Thursday, November 19, 2015

Severe Dementia

I hate to be a doom and gloom kind of person, but lately I feel really....unsettled. I don't know if that is the right word to describe it, but over the past few months I've kind of been feeling like I need to brace myself and prepare for some more difficult changes heading our way. Mom's disease seems to have progressed to the late stages of the disease. How long this stage lasts, I don't know. But she is more than moderately advanced at this point. I was reviewing the stages of semantic dementia from UCSF's website, and this was the description for the Severe stage:

"After four to five years of SD, the disease is usually quite advanced, which means the person's language skills have significantly eroded, making communication very difficult while the behavioral problems have significantly increased. Typical behaviors seen in late stage SD include disinhibition, apathy, compulsions, impaired face recognition, altered food preference and weight gain. People with left-sided damage tend to show more interest in visual or non-verbal things while people with right-sided damage tend to prefer games with words and symbols. The time from diagnosis to the end typically takes about six years, although this can vary significantly from person to person."

Over the past few months, mom has completely abandoned her rigid schedule and routine. She eats and takes her medicine whenever she thinks it's time. Sometimes, that means a peanut butter and jelly sandwich at midnight. Sometimes, it means pajamas and bedtime at 2:00 in the afternoon. She comprehends nothing that we say to her and her speech is hardly decipherable. But those of you who read regularly already know most of that.

Let me tell you something that you don't know. Twice over the past month (that I know of), mom has wet her pants. I haven't written about it because I thought it might be humiliating for mom. But you know what? It isn't her fault that this disease is ripping away at her. This is progression of the disease and this isn't anything that any of us should be ashamed about, least of all, mom. I know my dad is hoping that it doesn't get to the point of full incontinence, but I fear that it will eventually get to that point.

On Sunday, I took my mom for a walk. Of course she wanted to go to her sister's house, but her sister wasn't feeling up to a visit so I had to try and reroute mom. Needless to say, mom didn't understand my explanation that we couldn't go to Ellen's house and onward she walked. I finally called my dad, who drove up in his truck and brought us back home. But in mom's mind, she was still going to Ellen's. When we walked back into mom's house, she paced around the living room, calling for her sister.

"Ellen Ellen? Is Ellen here, Ellen?" She looked at my dad (who looked a bit confused that she was looking for Ellen in her own home) and I figured out what she thought: that we were at Ellen's house.

"Mom, Ellen isn't here. This is your house mom, we are home at your house," I said to her.

"Ellen, she's not here, no?"

After a few minutes of this, mom rushed back towards the door (where I remained standing).

"Let's go let's go, she's not here no, let's go," mom said.

"Maybe show her the kitchen," dad suggested, hoping it would bring her back to her home.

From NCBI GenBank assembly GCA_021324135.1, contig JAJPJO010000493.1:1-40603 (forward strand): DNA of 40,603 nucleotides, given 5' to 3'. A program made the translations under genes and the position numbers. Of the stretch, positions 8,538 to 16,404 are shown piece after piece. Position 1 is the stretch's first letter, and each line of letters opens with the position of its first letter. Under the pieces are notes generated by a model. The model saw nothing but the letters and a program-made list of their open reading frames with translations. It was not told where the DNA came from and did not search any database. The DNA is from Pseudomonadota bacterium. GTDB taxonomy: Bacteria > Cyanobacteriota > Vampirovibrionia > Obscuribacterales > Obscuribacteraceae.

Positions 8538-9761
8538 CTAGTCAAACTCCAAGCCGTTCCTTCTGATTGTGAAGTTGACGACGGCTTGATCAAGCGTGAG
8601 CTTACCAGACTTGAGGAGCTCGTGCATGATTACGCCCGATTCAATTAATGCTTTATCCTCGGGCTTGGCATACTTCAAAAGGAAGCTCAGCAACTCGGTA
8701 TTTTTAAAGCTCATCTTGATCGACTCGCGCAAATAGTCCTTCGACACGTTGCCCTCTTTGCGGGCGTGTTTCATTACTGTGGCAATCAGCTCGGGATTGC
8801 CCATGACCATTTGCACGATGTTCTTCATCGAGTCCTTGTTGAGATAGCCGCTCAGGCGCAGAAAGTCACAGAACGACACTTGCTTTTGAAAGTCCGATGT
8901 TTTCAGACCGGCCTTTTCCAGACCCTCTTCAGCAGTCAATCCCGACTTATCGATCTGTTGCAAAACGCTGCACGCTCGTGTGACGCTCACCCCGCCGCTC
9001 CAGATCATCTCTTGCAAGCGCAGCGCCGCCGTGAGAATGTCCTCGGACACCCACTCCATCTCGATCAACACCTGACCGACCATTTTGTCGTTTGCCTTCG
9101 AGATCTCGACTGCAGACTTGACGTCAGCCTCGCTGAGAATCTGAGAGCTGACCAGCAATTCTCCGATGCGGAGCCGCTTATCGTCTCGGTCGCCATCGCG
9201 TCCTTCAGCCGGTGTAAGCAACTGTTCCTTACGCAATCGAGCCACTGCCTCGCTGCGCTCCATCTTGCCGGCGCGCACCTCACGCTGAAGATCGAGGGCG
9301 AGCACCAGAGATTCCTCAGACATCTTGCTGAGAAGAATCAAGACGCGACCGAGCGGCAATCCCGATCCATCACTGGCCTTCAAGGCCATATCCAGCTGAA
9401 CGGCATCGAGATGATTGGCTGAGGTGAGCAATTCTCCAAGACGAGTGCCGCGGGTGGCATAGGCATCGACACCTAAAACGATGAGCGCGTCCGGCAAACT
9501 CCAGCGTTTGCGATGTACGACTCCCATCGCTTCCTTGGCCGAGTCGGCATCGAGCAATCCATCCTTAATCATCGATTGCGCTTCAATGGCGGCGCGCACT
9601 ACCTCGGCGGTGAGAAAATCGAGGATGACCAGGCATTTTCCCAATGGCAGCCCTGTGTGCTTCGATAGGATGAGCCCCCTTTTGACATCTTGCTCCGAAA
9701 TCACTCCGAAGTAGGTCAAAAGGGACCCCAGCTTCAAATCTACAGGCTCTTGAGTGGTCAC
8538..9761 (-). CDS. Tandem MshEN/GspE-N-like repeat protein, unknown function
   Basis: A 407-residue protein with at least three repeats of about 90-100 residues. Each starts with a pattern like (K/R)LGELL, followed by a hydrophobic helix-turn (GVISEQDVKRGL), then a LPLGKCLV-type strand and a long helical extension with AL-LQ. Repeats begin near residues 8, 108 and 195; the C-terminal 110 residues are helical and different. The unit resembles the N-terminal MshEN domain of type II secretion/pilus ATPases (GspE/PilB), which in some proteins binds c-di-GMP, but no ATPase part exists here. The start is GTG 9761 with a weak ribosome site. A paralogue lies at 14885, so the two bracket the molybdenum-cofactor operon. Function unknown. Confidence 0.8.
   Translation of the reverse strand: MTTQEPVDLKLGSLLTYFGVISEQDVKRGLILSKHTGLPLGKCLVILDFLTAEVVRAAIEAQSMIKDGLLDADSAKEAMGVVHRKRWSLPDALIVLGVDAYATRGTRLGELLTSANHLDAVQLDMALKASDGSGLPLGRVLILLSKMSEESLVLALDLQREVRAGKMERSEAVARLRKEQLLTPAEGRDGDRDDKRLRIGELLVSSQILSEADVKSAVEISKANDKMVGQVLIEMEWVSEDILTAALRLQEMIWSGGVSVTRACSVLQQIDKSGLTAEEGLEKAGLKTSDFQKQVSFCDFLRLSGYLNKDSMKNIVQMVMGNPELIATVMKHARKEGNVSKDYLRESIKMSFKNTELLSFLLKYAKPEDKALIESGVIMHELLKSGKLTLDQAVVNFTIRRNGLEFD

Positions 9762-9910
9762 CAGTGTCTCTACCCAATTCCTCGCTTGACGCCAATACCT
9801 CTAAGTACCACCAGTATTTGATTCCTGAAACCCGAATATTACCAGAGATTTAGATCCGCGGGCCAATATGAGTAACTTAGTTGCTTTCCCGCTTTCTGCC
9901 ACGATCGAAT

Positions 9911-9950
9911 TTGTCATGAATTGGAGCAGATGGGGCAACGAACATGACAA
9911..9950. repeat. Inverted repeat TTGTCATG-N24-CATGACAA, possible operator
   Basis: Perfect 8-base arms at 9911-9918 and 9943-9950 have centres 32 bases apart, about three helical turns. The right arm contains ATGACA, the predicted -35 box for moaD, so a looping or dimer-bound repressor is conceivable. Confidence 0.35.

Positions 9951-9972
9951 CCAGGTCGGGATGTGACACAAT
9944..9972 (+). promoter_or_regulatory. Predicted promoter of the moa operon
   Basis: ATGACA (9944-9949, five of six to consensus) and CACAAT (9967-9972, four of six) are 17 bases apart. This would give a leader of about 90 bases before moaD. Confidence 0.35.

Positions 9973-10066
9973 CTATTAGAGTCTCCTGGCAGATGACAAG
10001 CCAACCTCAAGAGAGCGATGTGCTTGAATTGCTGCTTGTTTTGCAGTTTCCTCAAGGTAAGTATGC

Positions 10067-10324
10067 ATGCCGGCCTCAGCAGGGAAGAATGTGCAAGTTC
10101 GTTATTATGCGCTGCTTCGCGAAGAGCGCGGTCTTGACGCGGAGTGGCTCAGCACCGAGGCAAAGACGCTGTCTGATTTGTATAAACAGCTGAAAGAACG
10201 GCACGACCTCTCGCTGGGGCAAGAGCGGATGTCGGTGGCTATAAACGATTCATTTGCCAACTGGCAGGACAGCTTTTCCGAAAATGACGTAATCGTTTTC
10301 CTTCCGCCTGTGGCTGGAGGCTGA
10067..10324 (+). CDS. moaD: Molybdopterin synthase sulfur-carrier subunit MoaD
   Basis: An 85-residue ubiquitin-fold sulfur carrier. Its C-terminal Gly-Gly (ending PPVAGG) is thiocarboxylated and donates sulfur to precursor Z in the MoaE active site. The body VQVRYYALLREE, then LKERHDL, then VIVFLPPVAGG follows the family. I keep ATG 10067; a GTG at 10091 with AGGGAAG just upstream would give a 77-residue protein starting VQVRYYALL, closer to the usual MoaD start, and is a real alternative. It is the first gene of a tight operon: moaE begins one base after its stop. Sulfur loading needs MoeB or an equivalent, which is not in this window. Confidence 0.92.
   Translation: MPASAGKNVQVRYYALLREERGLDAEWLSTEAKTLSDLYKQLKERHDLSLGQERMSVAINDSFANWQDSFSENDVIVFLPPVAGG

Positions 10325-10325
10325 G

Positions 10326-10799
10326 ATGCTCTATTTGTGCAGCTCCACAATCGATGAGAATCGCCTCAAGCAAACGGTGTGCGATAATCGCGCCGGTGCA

I guided her into the kitchen and as we approached the doorway, she slowed down and peered in the next room suspiciously. Finally, something sparked inside her.

"Oh! We are home yeah?" she asked.

"Yes, that's right mom, we are in your home now," I answered.

Her disorientation kind of caught me off guard. That she didn't recognize her own home was surprising, even to me. It seems like every week is something new and bizarre: attempting to use mouthwash for moisturizer, wearing a mismatched slipper with a shoe, wiping with a towel; one thing is clear: mom's world is losing order at a rapid pace.

What happens next? I don't know. One of the scary parts of this disease is not knowing what lies ahead. As 2015 comes to a close, I wonder what 2016 will have in store for my mom.


  1. Thank you for your honest comments about life caring for your mom. It's nice to know I am not alone.

  2. This may sound crazy but I took my Granny to Transylvania.

    After caring for my 94 year-old grandmother with latter stage dementia at home for two years, I relocated her four months ago to full care nursing home in Transylvania, Romania. I visited her everyday for the first two months in order to make sure everything was going to be fine. She has settled-in better than I could have imagined, she really enjoys her coloring and knitting. Now I’m back in the States and Skype with her regularly, not an easy decision for the family to make the move, however, in hindsight it was a better option than the “spend down” approach and lose the house. (Which is now rented and provides supplemental income for her.) The strain of taking care of her along with raising three kids under 10 years old was too much for us. The idea of selling the house and spending the money down to afford state care didn’t seem like a feasible option.

    Here is what I found:
    Room, Meals and Medications.
    -$2250 - $2500 per month.
    -24 patients 16 staff.
    -24 hour care.
    -Skype available.
    -Video cameras in common areas.
    -Food prepared on site (good food!)
    -English Speaking Doctor, Nurses.
    -Activities: Coloring, Painting, Crocheting,
    -Music and Games.
    -Modern newly constructed building completed with EU funding.
    -Safe serene neighborhood, nice views.

    Feel free to email me if you would like to know how we did it.